backlog in compliance with regulations and Florida    to the Department of Internal Revenue for
Statutes. The staff was not constantly threatened     appropriate action. The clerk typist specialist
with administrative action; however, they were        resigned her position.
held accountable for their job perfor-mance
standards and made aware that failure to meet these   District 7 — Orlando, Florida
requirements could result in placement on             (Inspector General Case #97-0065)
performance improvement plans. The alleged
friendship with the district administrator was              At the request of the District 7 Admi-
professional in nature and had no bearing on the   nistrator, this investigation was conducted to de-
allegations.                                       termine if a district computer systems analyst sold
                                                   a state computer containing Health Department
District 4 — Jacksonville, Florida                 files to a private citizen. The investigation deter-
(Inspector General Case #98-0033)                  mined that the employee had sold a computer to a
                                                   private citizen and solicitation for the sale was
        Based on an anonymous complaint that an made while the employee was on duty. However,
employee was blackmailing and soliciting bribes comparison of computer serial numbers against the
from day care owner/operators, the District 4 machine in question revealed that the machine was
Administrator requested an inspector general not state-owned. In fact, the computer was pur-
investigation.                                     chased from a local flea market, repaired by the
                                                   employee, and sold to the citizen who happened to
        The employee, supervisory personnel and be a relative of another state employee. Informa-
102 day care owner/operators were contacted tion obtained did not support the allegation that
during the investigation. The information obtained the computer contained Health Department files.

                                                Page 17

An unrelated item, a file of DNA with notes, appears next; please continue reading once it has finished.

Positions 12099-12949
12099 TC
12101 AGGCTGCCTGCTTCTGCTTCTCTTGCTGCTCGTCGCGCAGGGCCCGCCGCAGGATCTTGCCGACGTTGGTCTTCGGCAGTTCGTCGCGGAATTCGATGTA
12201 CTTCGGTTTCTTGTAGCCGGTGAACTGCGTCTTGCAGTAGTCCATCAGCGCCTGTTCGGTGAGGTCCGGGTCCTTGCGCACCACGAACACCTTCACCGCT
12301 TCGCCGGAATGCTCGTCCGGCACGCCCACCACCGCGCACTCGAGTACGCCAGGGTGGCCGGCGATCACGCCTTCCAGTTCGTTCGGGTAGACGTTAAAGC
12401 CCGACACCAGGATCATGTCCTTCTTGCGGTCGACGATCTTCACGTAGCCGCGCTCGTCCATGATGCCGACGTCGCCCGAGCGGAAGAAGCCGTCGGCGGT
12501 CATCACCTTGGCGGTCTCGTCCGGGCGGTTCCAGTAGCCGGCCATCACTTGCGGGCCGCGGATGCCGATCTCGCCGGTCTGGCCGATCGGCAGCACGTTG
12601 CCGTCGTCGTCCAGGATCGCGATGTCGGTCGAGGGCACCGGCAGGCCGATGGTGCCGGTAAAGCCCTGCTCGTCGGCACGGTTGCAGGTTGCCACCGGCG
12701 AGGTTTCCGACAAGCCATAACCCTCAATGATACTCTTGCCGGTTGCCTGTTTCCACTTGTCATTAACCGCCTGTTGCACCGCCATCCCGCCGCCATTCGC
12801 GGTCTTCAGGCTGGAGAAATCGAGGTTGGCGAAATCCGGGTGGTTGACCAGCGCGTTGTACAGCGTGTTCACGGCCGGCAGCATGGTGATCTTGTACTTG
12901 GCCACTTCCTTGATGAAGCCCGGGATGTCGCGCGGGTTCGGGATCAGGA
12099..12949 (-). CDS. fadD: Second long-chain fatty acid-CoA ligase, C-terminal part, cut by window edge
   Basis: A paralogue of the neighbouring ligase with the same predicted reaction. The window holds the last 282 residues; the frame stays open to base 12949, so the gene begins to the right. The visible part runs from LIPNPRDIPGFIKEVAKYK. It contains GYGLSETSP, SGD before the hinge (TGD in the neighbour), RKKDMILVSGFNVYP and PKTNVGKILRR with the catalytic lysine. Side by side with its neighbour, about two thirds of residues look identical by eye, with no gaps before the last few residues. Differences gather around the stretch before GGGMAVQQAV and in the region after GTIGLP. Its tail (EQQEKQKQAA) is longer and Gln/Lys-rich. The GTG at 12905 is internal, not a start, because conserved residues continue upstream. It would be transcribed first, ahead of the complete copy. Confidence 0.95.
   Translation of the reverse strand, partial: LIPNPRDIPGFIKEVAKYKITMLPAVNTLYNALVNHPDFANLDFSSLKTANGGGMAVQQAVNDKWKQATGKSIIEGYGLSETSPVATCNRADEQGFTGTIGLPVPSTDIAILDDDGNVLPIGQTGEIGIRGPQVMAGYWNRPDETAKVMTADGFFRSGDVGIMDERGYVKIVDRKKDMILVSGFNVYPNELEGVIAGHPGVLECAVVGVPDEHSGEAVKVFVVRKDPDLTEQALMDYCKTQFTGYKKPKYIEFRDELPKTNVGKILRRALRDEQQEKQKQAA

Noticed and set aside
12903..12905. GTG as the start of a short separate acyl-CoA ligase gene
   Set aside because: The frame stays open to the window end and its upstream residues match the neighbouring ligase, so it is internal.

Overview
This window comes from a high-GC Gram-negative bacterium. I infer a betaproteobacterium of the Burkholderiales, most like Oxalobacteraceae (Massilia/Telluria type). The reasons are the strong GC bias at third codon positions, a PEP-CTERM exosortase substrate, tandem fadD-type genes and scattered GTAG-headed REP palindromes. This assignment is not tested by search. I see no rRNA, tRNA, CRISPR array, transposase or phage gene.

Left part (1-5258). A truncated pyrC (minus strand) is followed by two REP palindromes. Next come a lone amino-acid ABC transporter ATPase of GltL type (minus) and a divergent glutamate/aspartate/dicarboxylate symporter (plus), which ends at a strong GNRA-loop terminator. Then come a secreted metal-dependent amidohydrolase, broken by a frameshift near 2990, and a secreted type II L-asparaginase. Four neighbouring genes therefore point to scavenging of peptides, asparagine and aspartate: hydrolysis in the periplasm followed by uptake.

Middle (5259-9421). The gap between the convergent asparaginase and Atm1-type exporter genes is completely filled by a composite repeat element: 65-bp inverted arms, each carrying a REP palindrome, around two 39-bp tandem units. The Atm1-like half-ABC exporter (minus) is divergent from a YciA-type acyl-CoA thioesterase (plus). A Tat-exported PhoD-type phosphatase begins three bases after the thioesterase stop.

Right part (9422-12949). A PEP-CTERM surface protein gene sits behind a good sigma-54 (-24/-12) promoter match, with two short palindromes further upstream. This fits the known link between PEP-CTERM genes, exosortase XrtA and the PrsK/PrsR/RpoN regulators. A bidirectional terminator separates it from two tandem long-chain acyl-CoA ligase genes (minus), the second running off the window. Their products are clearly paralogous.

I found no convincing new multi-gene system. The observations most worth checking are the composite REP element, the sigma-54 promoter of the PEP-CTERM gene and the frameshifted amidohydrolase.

Office of Inspector General                                                                     AR 1998

Data extracted from the computer’s hard drive was       those accepting bribes do not license foster homes.
reviewed by a Department of Health expert who           One of the employees is a supervisor who approves
determined that the data did not relate to the de-      licenses for substance abuse programs and
partment. The employee stated that the medical          developmental services group homes. The second
information on the hard drive was placed on the         employee places clients into properly licensed
computer by a friend prior to its sale.                 developmental services group homes.

        As a result of this investigation, the em-              However, the investigation found defi-
ployee was counseled regarding the State’s              ciencies in documentation which could prevent
prohibition on solicitation on agency time and          effective management of the licensing process. For
advised that further action to solicit on duty would    example, records were difficult to locate and
result in disciplinary action.                          several of the documents did not contain the
                                                        telephone numbers of the group homes. Directory
District 7 — Melbourne, Florida                         assistance could not provide the telephone numbers
(Inspector General Case #98-0029)                       for homes listed in the records. As a result, case
                                                        workers would find it extremely difficult to contact
         This investigation was requested by the        licensed group homes.
District 7 Administrator based upon an allegation
that an employee had worked at a local radio station           District 11 took no disciplinary action